The New Zealand Railways Magazine, Volume 13, Issue 11 (January 1, 1939)
Little Waikare — Solitude Lake, Its Islands and Its Stories
[All Rights Reserved.] (Illustrated by E. D. Burt )
When I first set eyes on that lake of the woods, Waikare-iti, sleeping there among its ancient forests in a silent basin of the Urewera Ranges, it seemed to me that it might well be christened anew Lake Solitude. In those days, more than thirty years ago, few people saw Little Waikare. There was a rough bush track to it from the eastern bay of Waikare-moana, and a dinghy had lately been sledged up there from the larger lake so that the islands that rose like tree groves from its glimmering waters could be explored. Most travellers who found their way to Waikare-moana contented themselves with boating around its bays and exploring that enchanting western arm Wairau-moana. But Little Waikare lay little disturbed, among its bird-teeming forests and its fold after fold of hills clothed everywhere in a soft garment of unfading green.
There was no human habitation on its shores, not a Maori whare, not a tent even. No camp-fire gleamed in its bays. It was as quiet as could be, unspoiled, untouched; it seemed to have slumbered there, with its little parks of islands, for a thousand years, and more. Moss-bearded ancient trees leaned over the dew-clear water. The islands duplicated themselves in the lake—the green of the nearer hills merged into blue; wisps of mist lay on the more distant ranges that rose into grey-blue jumbles of limestone mountains, the sacred mystery-land of Maunga-pohatu. The night fogs lifted before the sun was high; but all day long a gauzy veil of summer haze, tenderly blue, suffused the landscape—Little Waikare lay there a maiden lake unconquered.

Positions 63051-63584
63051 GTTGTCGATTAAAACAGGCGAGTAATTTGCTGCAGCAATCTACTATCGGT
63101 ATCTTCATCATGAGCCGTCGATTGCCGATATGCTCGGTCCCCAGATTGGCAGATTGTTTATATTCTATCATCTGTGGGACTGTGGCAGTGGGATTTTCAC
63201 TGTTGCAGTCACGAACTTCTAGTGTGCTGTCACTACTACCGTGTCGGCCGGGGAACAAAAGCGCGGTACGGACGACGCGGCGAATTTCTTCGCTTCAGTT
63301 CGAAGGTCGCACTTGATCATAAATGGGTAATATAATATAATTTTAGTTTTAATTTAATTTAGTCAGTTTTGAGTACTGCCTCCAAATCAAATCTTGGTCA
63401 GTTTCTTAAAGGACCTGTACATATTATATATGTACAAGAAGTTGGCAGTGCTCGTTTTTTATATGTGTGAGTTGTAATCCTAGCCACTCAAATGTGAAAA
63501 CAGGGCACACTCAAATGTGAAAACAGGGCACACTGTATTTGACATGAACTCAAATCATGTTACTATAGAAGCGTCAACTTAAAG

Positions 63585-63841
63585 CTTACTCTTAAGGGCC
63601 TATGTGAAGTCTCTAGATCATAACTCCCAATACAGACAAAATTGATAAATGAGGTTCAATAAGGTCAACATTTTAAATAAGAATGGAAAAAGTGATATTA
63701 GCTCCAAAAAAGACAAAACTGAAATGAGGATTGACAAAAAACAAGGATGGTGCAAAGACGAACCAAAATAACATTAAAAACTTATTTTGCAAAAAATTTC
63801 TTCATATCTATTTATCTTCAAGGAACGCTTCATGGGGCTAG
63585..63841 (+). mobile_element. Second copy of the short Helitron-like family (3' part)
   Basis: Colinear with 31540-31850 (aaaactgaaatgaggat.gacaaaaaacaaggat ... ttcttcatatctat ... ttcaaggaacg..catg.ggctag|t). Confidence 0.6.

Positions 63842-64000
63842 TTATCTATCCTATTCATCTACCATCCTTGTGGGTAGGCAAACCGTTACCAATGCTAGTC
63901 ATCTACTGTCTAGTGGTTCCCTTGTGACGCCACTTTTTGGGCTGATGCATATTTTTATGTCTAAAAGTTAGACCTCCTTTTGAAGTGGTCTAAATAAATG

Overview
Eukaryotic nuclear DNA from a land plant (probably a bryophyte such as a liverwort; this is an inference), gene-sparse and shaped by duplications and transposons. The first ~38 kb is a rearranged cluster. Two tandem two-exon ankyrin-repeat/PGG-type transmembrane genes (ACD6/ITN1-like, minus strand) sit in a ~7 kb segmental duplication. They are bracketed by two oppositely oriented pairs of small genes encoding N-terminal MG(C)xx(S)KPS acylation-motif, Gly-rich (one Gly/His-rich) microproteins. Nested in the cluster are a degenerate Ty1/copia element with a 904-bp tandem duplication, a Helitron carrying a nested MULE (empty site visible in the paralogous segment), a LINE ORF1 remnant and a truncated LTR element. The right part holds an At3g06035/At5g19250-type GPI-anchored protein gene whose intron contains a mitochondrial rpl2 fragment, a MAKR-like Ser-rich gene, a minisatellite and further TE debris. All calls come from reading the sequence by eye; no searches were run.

The Way to the Forest Lake.
The bush track, where the rata and rimu and tawa trees mingled their branches overhead, was alive with birds. Most of all the tui (it is called the koko in these parts) and the kaka parrot. The one gurgled and coughed and rang its three dropping notes, like a flute. The other screamed and screeched raucously; we brought a noisy flock of kaka about us by imitating its cry.
Maori Bushman Hurae.
One of our party was just the right kind of companion for a Waikare-iti cruise. Hurae Puketapu, from Waimako kainga, near the outlet of Waikare-moana, was an elderly man of the Ngati-Ruapani tribe, the original lords of all these parts. He had lived all his life on the lake shores. His memories were of the primitive life and the Hauhau war days. He was an expert in canoe-making and canoe-sailing. It was he who in the Nineties, when Mr. Seddon visited Waikare-moana, steered the canoe “Hinewaho” safely across the lake with the Premier on board, one squally evening when nearly all the passengers and crew expected it to capsize. Black-bearded Hurae was full of stories of the earlier times than that; legends and songs, and tales of war and wizardry.
The Island Cluster.
We pulled out across the shining lake and Hurae pointed to this island and that and gave the names of the six we saw—Te Rahui (which is the largest); Motu-ngarara, or Lizard Island; Motu-torotoro; Te Kaha-o-Tuwai (“Tuwai's Snare for Waterfowl”); Te One-a-Tahu (“Tahu's Beach”); and Motu-Taiko (“Petrel Island”).